Lawn care isn’t just about mowing your lawn. It’s also about making sure your lawn mower is in good shape. Dull blades tear the grass rather than cut it, damaging your lawn and making it more susceptible to disease. In comparison, sharp blades provide a cleaner cut, which helps your lawn heal quickly and look its best.

Lawn care experts recommend sharpening your lawn mower blade at least once per season. If your lawn looks patchy or uneven, or you have hit rocks or stones with your mower, it’s probably time to sharpen the blade. Don’t wait too long, as a dull blade can seriously damage your lawn.

Use a Lawn Fertilizer

Image credits: egiss via Canva

Fertilizers give lawns the essential nutrients they need to grow thick and green. Not all lawns are the same, so it’s important to choose the right fertilizer for your lawn type. You should do a soil pH test before applying fertilizer to your lawn to know which nutrients your soil is missing.

There are three main types of lawn fertilizers: natural organic fertilizers, slow-release chemical fertilizers, and fast-release fertilizers.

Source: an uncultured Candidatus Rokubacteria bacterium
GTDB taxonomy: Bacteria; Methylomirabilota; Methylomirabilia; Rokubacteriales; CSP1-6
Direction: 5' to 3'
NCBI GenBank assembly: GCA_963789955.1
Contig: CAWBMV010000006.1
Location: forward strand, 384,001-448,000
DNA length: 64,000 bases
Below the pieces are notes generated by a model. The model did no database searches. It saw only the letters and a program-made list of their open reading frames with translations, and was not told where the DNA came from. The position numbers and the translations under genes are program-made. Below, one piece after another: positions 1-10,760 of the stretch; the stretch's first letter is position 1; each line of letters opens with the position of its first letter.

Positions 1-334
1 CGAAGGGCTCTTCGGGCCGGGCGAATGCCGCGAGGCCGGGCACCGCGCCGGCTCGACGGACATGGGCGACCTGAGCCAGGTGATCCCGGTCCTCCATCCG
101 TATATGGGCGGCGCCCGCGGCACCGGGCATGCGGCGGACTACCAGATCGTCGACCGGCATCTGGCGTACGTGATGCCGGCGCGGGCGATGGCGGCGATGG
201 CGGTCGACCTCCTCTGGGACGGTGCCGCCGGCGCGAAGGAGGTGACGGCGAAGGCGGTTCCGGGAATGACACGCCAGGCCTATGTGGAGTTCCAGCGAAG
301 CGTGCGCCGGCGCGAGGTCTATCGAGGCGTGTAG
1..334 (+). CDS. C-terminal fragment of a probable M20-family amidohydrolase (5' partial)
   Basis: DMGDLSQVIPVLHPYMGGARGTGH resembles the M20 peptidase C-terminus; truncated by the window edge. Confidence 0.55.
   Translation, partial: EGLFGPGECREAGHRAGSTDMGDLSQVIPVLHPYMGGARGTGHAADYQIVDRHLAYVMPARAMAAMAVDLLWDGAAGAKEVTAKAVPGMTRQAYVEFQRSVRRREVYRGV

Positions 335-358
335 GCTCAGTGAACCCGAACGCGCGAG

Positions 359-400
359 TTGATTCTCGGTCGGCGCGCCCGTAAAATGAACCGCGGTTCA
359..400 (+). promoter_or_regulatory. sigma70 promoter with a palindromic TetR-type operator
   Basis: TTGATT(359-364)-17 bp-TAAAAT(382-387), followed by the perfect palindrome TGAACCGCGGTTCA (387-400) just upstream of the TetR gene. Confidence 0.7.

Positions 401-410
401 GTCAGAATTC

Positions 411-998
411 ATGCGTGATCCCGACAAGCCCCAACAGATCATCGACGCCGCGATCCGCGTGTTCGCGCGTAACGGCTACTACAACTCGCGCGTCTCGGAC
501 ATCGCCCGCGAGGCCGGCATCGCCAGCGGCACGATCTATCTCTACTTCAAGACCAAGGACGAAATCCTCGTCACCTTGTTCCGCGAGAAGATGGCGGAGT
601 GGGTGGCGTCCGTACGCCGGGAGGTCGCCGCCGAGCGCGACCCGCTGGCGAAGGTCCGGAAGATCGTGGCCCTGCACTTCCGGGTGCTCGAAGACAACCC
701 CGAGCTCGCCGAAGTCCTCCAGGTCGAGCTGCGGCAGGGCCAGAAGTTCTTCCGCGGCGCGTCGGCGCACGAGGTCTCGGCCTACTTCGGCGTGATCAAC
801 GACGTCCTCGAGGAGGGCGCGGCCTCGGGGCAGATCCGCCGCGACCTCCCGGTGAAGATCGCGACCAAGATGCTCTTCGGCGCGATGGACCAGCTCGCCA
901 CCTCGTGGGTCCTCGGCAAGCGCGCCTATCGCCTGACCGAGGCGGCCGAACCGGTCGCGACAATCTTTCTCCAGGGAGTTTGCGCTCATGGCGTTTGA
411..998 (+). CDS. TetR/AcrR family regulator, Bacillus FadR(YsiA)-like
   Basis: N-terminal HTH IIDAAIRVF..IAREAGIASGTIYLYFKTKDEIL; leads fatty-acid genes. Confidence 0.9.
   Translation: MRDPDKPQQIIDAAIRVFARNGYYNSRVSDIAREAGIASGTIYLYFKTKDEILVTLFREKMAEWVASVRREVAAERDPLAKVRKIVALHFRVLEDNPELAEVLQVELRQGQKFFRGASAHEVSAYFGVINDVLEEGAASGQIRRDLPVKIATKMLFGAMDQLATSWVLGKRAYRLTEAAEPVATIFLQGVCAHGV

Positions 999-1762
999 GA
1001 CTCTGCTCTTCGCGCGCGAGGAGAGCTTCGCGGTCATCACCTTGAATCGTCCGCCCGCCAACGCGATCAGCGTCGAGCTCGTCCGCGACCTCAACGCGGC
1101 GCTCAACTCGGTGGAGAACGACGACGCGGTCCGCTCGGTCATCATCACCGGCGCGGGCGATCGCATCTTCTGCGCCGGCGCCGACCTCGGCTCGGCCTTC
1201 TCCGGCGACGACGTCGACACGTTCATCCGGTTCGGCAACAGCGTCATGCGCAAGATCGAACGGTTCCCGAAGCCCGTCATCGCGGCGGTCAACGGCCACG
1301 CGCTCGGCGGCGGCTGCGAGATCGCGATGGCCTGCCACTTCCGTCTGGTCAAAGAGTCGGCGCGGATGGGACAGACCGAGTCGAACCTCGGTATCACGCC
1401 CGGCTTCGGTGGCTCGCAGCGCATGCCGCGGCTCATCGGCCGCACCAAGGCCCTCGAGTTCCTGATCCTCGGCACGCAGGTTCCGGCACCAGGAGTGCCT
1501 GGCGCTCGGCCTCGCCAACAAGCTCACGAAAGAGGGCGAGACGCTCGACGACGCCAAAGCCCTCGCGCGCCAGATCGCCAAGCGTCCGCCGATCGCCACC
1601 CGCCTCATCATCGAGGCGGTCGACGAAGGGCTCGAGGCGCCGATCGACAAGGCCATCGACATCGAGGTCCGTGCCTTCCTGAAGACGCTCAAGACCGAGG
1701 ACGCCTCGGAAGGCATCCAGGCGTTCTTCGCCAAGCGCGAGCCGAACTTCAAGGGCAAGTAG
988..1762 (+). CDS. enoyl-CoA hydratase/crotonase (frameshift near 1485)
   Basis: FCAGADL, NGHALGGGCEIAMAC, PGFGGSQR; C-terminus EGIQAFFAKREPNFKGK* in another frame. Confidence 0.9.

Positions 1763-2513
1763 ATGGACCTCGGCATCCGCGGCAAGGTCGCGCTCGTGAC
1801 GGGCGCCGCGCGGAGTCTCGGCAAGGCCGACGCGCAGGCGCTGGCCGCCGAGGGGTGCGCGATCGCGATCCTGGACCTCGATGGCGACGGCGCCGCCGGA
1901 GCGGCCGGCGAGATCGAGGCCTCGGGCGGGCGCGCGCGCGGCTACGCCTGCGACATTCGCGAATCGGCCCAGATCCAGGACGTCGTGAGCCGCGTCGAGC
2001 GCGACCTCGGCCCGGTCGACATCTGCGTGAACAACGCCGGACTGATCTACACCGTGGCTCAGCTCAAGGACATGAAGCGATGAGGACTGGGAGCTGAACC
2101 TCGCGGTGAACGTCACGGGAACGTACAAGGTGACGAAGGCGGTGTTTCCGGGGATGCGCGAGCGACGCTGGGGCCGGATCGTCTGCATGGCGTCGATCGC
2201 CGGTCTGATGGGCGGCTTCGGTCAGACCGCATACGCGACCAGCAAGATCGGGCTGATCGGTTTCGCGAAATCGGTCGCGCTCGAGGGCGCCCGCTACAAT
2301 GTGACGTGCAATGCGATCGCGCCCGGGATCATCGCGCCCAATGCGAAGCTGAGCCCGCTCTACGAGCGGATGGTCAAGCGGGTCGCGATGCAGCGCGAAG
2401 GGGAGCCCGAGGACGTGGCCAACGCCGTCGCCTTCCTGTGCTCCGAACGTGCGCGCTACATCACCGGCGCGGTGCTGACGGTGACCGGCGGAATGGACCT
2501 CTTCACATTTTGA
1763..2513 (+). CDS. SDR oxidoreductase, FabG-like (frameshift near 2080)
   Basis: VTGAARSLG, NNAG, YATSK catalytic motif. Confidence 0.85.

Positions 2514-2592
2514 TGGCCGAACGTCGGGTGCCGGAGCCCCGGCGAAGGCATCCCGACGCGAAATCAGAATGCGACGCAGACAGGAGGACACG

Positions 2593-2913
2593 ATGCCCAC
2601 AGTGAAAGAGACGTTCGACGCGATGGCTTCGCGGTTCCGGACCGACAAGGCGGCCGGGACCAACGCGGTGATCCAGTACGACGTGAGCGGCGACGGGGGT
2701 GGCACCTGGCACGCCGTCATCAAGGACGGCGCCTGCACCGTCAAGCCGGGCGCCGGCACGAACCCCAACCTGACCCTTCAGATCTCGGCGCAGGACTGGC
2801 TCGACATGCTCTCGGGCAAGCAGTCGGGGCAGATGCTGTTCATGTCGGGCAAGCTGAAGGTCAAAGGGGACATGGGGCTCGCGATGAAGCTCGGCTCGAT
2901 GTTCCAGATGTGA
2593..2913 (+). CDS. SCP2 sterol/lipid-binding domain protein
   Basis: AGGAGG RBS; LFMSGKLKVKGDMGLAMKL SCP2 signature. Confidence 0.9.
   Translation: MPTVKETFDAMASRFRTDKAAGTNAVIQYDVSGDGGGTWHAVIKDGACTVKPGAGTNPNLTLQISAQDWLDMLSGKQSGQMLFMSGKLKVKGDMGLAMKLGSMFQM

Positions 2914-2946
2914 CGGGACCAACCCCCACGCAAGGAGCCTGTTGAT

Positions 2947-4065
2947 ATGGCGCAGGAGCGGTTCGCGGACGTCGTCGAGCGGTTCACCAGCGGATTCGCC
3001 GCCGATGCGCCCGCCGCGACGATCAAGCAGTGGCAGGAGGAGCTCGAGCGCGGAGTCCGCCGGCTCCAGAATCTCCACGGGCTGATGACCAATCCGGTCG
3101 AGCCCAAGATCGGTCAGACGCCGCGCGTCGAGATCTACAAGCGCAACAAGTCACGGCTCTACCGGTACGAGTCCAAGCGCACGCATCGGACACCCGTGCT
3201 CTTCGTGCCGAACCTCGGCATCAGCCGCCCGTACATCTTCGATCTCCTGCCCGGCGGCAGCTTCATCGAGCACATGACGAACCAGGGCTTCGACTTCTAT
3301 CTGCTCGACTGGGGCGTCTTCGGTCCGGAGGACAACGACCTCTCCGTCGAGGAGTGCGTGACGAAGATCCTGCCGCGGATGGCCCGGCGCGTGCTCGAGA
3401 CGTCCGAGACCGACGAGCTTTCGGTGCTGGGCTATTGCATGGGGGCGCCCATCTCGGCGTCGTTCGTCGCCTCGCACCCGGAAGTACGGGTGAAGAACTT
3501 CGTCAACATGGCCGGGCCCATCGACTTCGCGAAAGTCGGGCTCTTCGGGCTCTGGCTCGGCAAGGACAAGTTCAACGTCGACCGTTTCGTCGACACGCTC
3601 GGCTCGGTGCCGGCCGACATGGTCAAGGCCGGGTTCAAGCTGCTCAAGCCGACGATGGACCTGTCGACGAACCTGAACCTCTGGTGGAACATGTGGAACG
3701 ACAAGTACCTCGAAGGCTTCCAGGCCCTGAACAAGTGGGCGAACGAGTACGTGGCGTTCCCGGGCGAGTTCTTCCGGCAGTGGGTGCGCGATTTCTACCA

Organic lawn fertilizer is made of natural materials such as composted manure or bone meal. It is a good choice for certified organic lawns or those who want to avoid using synthetic lawn fertilizers.

Slow-release lawn fertilizer is released slowly into the soil over time. It is a good choice for lawns that need a steady supply of nutrients. Slow-release lawn fertilizer is available in granular or pellet form.

Fast-release fertilizers, on the other hand, release their nutrients quickly. They’re strong, reasonably priced, and easy to apply. However, spreading or applying too much over a wet lawn in warm weather can hurt the grass.

No matter what type of lawn fertilizer you choose, follow the application instructions on the package. Over-fertilizing your lawn can be more harmful than beneficial, so applying the fertilizer correctly is essential.

Water Deeply but Less Often

Watering the lawn
Image credits: Maksud_kr via Canva

That’s right — deep, infrequent watering is actually better for your lawn than frequent shallow watering. Here’s why:

Deep watering encourages roots to grow deeply, and deep roots are essential for a healthy lawn.